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People of color are far less likely to receive CPR from bystanders, new study finds

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Most CPR training done in the United States is conducted in white communities, according to Dr. Chan.

During an emergent cardiac event, receiving cardiopulmonary resuscitation (CPR) increases the likeliness of survival. However, a study by a Saint Luke's cardiologist found that people of color are far less likely to receive CPR from bystanders than white people.

A Kansas City cardiologist has co-authored a study in the New England Journal of Medicine finding that Black and Hispanic patients of cardiac arrest are significantly less likely to receive CPR from bystanders than white patients.

Dr. Paul Chan, at St. Luke's Mid America Heart Institute in Kansas City, found that Black and Hispanic individuals are 37% less likely to receive CPR in public. They’re also 26% less likely to receive CPR in their homes.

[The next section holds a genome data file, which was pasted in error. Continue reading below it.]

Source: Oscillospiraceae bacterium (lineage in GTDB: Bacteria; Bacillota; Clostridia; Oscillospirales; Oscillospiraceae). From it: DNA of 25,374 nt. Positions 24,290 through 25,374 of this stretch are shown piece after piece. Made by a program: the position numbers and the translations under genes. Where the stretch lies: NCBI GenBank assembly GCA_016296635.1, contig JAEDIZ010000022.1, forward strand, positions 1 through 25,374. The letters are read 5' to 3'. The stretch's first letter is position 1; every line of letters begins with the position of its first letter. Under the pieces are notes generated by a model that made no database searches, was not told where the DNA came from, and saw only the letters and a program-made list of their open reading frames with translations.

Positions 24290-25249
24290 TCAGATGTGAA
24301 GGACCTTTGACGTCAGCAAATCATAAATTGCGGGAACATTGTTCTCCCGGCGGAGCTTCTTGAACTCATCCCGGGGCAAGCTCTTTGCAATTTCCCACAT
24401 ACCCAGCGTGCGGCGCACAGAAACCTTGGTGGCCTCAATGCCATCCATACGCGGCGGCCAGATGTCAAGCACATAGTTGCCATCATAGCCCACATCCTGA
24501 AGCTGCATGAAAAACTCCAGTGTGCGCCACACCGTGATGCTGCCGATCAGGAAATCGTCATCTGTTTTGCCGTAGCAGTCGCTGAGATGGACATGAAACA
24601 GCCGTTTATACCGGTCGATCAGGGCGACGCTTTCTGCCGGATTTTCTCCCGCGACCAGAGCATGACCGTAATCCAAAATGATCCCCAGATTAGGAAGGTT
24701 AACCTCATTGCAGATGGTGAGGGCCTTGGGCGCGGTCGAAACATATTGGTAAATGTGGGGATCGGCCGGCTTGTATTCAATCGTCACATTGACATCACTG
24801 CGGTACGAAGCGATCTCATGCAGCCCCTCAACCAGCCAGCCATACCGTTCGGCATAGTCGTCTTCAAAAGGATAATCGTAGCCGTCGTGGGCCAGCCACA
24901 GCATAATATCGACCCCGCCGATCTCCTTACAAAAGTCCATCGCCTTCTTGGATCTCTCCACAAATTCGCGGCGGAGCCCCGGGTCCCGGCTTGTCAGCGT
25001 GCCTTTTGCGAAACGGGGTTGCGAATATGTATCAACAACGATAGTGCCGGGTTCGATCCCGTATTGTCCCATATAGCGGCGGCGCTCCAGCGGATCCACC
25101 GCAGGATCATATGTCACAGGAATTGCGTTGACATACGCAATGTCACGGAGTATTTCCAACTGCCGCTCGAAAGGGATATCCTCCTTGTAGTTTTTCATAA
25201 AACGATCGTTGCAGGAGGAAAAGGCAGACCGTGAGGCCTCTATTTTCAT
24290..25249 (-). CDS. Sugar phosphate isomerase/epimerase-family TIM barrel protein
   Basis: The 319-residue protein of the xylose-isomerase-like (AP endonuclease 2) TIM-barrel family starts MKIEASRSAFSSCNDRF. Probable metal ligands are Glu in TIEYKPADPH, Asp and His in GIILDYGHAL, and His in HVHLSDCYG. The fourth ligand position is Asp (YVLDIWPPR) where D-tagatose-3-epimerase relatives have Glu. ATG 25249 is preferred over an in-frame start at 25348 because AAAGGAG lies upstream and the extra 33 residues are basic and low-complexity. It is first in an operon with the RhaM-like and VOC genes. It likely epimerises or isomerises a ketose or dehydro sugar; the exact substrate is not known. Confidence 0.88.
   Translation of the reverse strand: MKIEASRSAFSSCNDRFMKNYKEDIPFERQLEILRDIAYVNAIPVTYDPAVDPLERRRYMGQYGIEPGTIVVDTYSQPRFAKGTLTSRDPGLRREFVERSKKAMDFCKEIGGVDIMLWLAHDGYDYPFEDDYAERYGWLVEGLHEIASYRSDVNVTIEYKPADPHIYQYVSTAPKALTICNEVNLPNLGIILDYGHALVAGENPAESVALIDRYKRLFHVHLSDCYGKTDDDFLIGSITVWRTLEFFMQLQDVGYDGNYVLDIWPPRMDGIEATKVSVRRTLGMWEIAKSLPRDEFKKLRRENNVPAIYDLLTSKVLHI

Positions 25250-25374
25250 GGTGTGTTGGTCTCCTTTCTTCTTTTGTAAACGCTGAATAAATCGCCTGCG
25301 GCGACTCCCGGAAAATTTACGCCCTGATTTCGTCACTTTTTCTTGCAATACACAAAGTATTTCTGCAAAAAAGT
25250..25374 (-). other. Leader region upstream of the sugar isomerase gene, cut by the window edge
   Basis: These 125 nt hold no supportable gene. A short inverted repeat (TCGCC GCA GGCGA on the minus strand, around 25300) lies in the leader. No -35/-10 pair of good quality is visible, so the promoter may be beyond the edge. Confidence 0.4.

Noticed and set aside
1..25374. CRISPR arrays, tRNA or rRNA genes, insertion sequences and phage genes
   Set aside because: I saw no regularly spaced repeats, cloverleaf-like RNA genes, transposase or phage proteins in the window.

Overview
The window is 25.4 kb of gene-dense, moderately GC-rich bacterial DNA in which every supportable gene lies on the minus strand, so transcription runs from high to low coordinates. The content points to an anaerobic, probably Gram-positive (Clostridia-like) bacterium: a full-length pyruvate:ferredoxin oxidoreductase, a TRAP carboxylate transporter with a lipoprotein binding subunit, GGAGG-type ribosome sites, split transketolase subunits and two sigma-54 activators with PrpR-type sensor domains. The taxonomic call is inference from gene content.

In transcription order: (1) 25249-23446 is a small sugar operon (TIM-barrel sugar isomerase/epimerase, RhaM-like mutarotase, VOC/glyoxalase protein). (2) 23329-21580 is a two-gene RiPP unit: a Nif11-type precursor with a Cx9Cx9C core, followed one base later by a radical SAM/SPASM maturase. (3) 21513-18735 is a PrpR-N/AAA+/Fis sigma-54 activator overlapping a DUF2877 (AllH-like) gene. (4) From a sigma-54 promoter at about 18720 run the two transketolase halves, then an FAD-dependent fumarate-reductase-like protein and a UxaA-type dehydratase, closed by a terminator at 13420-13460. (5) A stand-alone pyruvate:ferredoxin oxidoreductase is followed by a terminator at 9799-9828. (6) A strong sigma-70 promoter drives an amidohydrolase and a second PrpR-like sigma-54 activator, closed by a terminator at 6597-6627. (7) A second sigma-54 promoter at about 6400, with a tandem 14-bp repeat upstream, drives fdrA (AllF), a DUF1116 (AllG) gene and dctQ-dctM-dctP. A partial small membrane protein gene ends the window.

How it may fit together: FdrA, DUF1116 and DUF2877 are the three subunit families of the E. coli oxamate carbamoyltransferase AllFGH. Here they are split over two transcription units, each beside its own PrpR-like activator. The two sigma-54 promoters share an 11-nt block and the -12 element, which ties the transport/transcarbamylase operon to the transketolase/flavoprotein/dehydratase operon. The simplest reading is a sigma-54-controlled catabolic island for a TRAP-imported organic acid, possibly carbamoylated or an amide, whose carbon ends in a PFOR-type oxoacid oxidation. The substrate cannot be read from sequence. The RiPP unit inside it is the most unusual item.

Chan told KCUR’s Up To Date that the problem is the culmination of structural barriers in minority health care. The majority of CPR training is conducted in white communities, and the cost to get trained is often too expensive.

“It costs about 100 to $200 to do the CPR training, and for many individuals in low income communities, which happen to lean more Black and Hispanic, that's a barrier," Chan says.

Chan says he is working to connect with leaders in the Kansas City metro area to make CPR training more accessible in minority communities.

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When I host Up To Date each morning at 9 a.m., my aim is to engage the community in conversations about the Kansas City area’s challenges, hopes and opportunities. I try to ask the questions that listeners want answered about the day’s most pressing issues and provide a place for residents to engage directly with newsmakers. My email is steve@kcur.org.
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Elizabeth Ruiz is a freelance producer for KCUR’s Up To Date. Contact her at elizabeth@kcur.org or on Twitter at @er_bentley_ruiz
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